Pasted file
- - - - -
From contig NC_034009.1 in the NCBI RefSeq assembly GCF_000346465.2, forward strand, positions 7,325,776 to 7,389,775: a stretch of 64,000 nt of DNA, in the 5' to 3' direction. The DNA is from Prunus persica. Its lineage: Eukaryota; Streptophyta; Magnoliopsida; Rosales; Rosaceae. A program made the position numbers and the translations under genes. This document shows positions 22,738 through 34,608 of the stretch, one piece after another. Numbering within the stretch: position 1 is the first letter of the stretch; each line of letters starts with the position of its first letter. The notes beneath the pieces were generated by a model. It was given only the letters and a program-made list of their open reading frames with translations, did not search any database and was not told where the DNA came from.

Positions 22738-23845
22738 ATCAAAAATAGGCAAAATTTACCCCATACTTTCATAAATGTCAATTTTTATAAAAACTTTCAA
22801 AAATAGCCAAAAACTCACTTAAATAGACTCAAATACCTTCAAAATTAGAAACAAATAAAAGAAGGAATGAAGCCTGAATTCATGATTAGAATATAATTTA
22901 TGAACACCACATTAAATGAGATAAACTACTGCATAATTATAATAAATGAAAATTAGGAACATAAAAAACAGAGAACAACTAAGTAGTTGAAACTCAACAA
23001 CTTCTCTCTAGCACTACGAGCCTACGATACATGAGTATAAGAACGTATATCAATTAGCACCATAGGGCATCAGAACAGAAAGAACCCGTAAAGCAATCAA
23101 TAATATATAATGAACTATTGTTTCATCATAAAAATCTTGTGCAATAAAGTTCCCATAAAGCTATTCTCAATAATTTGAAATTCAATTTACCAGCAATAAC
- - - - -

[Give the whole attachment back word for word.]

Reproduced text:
From contig NC_034009.1 in the NCBI RefSeq assembly GCF_000346465.2, forward strand, positions 7,325,776 to 7,389,775: a stretch of 64,000 nt of DNA, in the 5' to 3' direction. The DNA is from Prunus persica. Its lineage: Eukaryota; Streptophyta; Magnoliopsida; Rosales; Rosaceae. A program made the position numbers and the translations under genes. This document shows positions 22,738 through 34,608 of the stretch, one piece after another. Numbering within the stretch: position 1 is the first letter of the stretch; each line of letters starts with the position of its first letter. The notes beneath the pieces were generated by a model. It was given only the letters and a program-made list of their open reading frames with translations, did not search any database and was not told where the DNA came from.

Positions 22738-23845
22738 ATCAAAAATAGGCAAAATTTACCCCATACTTTCATAAATGTCAATTTTTATAAAAACTTTCAA
22801 AAATAGCCAAAAACTCACTTAAATAGACTCAAATACCTTCAAAATTAGAAACAAATAAAAGAAGGAATGAAGCCTGAATTCATGATTAGAATATAATTTA
22901 TGAACACCACATTAAATGAGATAAACTACTGCATAATTATAATAAATGAAAATTAGGAACATAAAAAACAGAGAACAACTAAGTAGTTGAAACTCAACAA
23001 CTTCTCTCTAGCACTACGAGCCTACGATACATGAGTATAAGAACGTATATCAATTAGCACCATAGGGCATCAGAACAGAAAGAACCCGTAAAGCAATCAA
23101 TAATATATAATGAACTATTGTTTCATCATAAAAATCTTGTGCAATAAAGTTCCCATAAAGCTATTCTCAATAATTTGAAATTCAATTTACCAGCAATAAC